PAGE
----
The following rules apply to determine how deductions that enter into the computation of distributable net income that is taxable to an estate or trust beneficiary are allocated among the items of trust income.

First, deductions not directly attributable to a specific class of income can be allocated to any item of income (including capital gains) included in distributable net income. However, a reasonable proportion must be allocated to tax-exempt income.

Allocations to tax-exempt income may be made in the proportion that tax-exempt income is of the total income of the trust (but any other reasonable method may also be used).

Example 1: Your client is the trustee of a simple trust that is required to distribute all of its income (other than capital gains) on an annual or more frequent basis to the beneficiaries. In its tax year ending Dec. 31, 2003, the trust, after deducting direct expenses, has income (other than capital gains) of $100,000. This amount consists of $40,000 of dividends, $40,000 of taxable interest and $20,000 of tax-exempt interest. Indirect expenses (“neutral expenses”) total $15,000. Thus, $3,000 (20 percent of the neutral expenses of $15,000) are allocated to tax-exempt interest, since tax-exempt interest ($20,000) is 20 percent of total income ($100,000). Your client may allocate the $12,000 balance of the neutral expenses to either dividends or interest, or part to each in any proportion that she determines.

In determining the part of neutral expenses that have to be allocated to tax-exempt interest, capital gains not included in distributable net income are not included in the total income of the trust for purposes of determining the proportion that tax-exempt interest is of total trust income.

Example 2: The same facts apply as in Example 1, except that the trust also has capital gain income of $100,000. The result is the same, since the capital gain income is not taken into account in determining the amount of neutral expenses that is allocated to tax-exempt income.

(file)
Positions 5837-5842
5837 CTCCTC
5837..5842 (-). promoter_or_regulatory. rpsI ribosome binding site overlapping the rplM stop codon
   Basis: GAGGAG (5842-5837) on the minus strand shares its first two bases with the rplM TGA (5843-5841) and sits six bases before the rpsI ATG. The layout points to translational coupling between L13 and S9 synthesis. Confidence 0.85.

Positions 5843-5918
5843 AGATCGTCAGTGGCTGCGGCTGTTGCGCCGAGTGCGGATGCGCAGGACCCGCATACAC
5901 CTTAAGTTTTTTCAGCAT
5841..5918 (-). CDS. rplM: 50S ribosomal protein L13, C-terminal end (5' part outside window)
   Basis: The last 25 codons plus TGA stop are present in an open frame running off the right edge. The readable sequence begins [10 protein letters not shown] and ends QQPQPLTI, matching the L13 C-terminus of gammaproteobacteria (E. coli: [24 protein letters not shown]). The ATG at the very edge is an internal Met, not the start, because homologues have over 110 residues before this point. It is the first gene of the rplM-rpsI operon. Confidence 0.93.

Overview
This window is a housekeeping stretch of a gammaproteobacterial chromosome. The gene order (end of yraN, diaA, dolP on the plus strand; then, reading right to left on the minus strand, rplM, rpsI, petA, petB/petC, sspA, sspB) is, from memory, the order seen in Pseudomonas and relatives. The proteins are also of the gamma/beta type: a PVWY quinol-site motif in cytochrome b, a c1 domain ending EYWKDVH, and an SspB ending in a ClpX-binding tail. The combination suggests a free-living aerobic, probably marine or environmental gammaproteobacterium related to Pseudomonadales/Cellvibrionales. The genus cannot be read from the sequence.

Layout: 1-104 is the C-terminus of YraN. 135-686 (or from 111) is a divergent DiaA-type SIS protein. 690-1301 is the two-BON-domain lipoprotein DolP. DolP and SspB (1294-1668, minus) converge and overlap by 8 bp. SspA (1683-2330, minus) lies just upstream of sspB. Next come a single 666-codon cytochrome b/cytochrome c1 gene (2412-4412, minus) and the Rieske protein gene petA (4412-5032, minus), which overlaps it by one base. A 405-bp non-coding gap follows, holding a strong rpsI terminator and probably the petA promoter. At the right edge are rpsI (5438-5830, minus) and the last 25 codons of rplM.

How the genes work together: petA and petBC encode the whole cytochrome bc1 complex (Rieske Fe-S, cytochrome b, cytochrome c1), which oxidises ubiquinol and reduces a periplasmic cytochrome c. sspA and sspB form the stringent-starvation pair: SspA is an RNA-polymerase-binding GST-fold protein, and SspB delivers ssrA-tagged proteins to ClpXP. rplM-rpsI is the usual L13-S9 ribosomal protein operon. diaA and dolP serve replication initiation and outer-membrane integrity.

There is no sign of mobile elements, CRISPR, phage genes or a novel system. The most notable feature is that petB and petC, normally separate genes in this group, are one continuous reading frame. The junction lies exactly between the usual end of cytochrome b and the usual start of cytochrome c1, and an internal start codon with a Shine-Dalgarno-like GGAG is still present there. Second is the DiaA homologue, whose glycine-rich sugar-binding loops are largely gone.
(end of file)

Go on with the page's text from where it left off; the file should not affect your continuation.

Example 3: The same facts apply as in Example 2, except that the trust is a complex trust and all the capital gain income is distributed to the beneficiaries. Thus, total income for purposes of determining the amount of neutral expenses that must be allocated to tax-exempt interest is $200,000. This means that only 10 percent of the neutral expenses of $15,000 (or $1,500) must be allocated to tax-exempt interest, since the tax-exempt interest of $20,000 is only 10 percent of $200,000.

Reg. § 1.652(b)-3(c) say that examples of neutral expenses are trustees’ commissions (both income and corpus), safe deposit rental, and state income and personal property taxes.

Observation: The costs of construction proceedings, accountings, and the preparation of fiduciary income tax returns are expenses peculiar to trust administration and should be treated as neutral expenses. Investment advisor fees should also be treated as a neutral expense.

Note, however, that the Tax Court and the Federal and Fourth Circuit Courts of Appeal ruled that investment advisor fees are miscellaneous itemized deductions of a trust, and thus are deductible only to the extent that total miscellaneous itemized deductions exceed 2 percent of the trust’s adjusted gross income. The Sixth Circuit disagreed and ruled that investment advisor fees are not subject to the 2-percent-of-AGI limitation. The AGI of a trust is computed in the same way as an individual’s AGI, except that the following are treated as allowable deductions in arriving at AGI:

  • Deductions for costs that are paid or incurred in connection with the administration of the trust and that would not have been incurred if the property were not held in the trust;
  • The personal exemption deduction;
  • The deduction for income required to be distributed currently; and,
  • The deduction for other amounts properly paid or credited or required to be distributed.

Second, deductions that are directly attributable to one class of income, e.g., rental or business income, are allocated to that class. For example, repairs, taxes and other expenses that are directly attributable to maintenance of rental property are allocated to rental income, and expenditures that are directly attributable to a business carried on by the trust are allocated to the business income.Third, if deductions directly attributable to a class of income exceed that class, the excess may be allocated to any other class of income (including capital gains) included in distributable net income in the same manner as for deductions that are not directly attributable. However, excess deductions directly attributable to tax-exempt income may not be used to reduce any other class of income.